A swarm of reporters surrounded J.W. Walsh during Oklahoma State's Cotton Bowl Media Day at AT&T Stadium Monday.
Walsh played his high school ball at nearby Denton Guyer, so the local interest certainly made sense. But it also marked the first time Walsh spoke publicly since Clint Chelf replaced him as starting quarterback in mid-October. Cowboy coach Mike Gundy put a media ban on all quarterbacks for much of the regular season.
How has Walsh handled the last couple months?
“Anytime you win games, there's no reason to be negative or be upset about anything,” Walsh said. “That's why it's the greatest sport on earth, because it's a team game and it's a team sport. For us to have success like we've been having, that's been the biggest key.”
Walsh said he doesn't remember much about the moment he was pulled after throwing two first-half interceptions against TCU — “it was a few months ago,” he said. But Chelf and Walsh are genuine friends, and both have said that's made it easier for them to support each other during another season with major quarterback changes.
Meanwhile, Walsh said he's continued to work on his game, focusing on his footwork, making the correct reads, understanding the playbook and becoming a more consistent passer.
Because after this season, Walsh will enter yet another quarterback derby with incoming freshman Mason Rudolph, junior Daxx Garman and redshirt freshmen Richard Lagow and Jake Hubenak.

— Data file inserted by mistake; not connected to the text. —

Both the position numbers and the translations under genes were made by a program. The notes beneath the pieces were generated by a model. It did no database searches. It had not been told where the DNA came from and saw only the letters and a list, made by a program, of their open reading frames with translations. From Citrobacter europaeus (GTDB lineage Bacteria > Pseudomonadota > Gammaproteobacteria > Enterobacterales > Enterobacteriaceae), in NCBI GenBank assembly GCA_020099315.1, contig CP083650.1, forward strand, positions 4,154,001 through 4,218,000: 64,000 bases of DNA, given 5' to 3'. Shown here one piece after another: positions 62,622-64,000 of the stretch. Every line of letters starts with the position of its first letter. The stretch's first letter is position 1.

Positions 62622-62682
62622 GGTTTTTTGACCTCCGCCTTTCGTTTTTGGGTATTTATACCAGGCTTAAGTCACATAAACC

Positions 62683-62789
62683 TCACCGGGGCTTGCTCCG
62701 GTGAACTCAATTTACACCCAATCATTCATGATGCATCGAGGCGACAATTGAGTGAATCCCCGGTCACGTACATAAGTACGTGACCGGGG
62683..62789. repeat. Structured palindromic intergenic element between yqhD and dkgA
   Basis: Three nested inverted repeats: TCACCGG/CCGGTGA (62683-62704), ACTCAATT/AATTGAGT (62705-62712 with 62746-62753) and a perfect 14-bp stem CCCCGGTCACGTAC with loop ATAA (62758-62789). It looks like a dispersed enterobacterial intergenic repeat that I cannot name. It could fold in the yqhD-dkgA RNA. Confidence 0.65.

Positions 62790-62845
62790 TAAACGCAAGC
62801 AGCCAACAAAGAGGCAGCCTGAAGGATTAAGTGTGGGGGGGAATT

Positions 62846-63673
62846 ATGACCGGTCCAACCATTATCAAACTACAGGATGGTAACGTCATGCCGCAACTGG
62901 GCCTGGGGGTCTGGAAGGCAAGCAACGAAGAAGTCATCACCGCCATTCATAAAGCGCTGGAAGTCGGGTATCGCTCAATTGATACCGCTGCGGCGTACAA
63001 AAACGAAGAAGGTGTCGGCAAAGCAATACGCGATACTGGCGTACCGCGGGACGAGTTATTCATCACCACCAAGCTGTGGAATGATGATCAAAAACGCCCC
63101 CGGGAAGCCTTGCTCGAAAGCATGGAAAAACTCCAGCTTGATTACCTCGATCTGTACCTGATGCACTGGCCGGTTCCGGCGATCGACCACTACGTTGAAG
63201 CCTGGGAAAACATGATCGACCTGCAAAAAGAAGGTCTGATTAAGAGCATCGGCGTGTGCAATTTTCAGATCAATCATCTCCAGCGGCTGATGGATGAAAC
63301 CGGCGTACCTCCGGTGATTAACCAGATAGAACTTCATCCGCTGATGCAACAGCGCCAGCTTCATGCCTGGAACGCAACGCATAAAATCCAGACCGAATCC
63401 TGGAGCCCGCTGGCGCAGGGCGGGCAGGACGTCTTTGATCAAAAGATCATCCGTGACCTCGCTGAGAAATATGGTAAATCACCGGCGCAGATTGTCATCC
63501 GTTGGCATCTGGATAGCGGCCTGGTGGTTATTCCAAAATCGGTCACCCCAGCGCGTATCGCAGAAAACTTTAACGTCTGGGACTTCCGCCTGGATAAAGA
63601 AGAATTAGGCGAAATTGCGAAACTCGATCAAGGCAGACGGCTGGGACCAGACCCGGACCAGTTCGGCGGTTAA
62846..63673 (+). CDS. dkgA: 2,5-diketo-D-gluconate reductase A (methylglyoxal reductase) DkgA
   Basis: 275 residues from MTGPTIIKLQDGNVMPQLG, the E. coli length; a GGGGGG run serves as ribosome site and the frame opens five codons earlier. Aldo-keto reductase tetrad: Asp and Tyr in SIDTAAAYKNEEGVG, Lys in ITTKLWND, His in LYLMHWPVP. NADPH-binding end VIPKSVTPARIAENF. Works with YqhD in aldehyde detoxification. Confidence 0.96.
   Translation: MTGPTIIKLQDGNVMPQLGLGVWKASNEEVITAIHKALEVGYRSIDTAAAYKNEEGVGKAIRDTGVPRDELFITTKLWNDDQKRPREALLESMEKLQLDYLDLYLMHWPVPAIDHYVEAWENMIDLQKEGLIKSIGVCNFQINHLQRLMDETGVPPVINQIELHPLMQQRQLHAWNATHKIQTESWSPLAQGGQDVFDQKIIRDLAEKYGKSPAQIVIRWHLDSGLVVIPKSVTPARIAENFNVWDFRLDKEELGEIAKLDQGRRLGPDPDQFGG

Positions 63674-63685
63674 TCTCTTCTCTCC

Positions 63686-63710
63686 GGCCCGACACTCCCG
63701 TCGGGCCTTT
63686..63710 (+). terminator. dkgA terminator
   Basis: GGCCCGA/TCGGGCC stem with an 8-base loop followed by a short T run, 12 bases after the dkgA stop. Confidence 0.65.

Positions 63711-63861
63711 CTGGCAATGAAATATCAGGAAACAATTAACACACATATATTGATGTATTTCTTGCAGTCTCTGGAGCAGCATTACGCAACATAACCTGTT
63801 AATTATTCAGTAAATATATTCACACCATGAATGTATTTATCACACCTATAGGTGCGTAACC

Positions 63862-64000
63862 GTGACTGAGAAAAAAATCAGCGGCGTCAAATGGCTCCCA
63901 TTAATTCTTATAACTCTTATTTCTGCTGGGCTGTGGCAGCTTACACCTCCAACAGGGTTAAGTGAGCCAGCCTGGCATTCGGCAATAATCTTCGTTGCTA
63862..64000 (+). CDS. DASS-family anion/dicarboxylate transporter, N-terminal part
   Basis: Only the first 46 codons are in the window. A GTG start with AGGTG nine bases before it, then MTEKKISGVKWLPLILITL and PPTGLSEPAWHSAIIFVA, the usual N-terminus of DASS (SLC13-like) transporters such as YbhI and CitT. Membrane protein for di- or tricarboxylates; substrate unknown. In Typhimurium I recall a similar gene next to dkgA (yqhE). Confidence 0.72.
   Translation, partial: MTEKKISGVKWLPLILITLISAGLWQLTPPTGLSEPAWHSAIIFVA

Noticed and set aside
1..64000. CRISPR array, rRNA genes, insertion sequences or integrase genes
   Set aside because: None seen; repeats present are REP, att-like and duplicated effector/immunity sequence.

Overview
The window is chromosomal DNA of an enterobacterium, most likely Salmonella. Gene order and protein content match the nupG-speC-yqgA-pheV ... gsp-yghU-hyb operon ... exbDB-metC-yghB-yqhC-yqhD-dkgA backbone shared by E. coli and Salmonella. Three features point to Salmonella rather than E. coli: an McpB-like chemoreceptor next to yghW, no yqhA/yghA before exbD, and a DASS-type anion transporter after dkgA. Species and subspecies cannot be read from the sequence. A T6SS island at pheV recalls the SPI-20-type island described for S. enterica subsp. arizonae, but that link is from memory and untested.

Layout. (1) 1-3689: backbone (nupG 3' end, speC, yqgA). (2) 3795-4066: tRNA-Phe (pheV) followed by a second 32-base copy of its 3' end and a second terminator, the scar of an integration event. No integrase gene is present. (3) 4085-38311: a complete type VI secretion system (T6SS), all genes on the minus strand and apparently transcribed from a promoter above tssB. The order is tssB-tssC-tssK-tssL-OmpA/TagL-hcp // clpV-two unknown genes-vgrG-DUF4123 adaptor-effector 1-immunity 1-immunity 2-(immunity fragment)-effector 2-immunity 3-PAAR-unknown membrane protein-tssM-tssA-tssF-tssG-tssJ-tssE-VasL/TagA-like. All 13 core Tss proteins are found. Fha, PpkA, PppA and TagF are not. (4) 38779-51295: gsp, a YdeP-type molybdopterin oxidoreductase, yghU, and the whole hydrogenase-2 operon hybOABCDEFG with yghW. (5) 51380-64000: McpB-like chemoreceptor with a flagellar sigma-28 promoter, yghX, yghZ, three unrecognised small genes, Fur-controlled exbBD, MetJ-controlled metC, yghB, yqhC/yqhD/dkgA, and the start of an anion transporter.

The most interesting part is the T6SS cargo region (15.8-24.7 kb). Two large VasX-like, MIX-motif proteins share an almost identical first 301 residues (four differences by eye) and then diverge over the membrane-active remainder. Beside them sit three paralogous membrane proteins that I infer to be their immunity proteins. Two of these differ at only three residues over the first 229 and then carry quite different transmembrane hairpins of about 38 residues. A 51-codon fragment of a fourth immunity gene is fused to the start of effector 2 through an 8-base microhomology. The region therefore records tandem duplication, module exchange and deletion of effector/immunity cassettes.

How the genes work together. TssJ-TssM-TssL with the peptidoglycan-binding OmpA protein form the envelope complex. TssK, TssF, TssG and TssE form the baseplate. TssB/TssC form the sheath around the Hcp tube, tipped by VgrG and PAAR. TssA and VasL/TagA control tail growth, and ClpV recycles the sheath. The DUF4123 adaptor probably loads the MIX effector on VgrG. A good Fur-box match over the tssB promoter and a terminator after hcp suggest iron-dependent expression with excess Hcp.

And Walsh will still be ready if needed in the Cotton Bowl.
“The best part about it is we've been through it as much as possible so far,” Walsh said. “Everybody on the team's used to it and everybody on the team kind of knows how to adjust to it now.
“At this point, we're all just kind of prepared for whatever. As long as whoever's on the field is always prepared like they're the starter and prepared to play, then I think we'll have success as a football team.”
AS OSU ASSISTANTS, GUNDY AND HENSON DISCUSSED SPREAD OFFENSE
Gundy and Josh Henson will be on opposite sidelines Friday night, but for years, they were allies in the offensive room at OSU.
During the Les Miles era in Stillwater, Gundy was the offensive coordinator and Henson was the tight ends coach, and they had very similar ideas about offense.
Not that everyone agreed, though.
"We had a lot of discussions of what he and I thought would be productive some day in college football that would go on deaf ears with Les because it didn't involve two tight ends and a fullback," Gundy said, chuckling. "We joke about that now.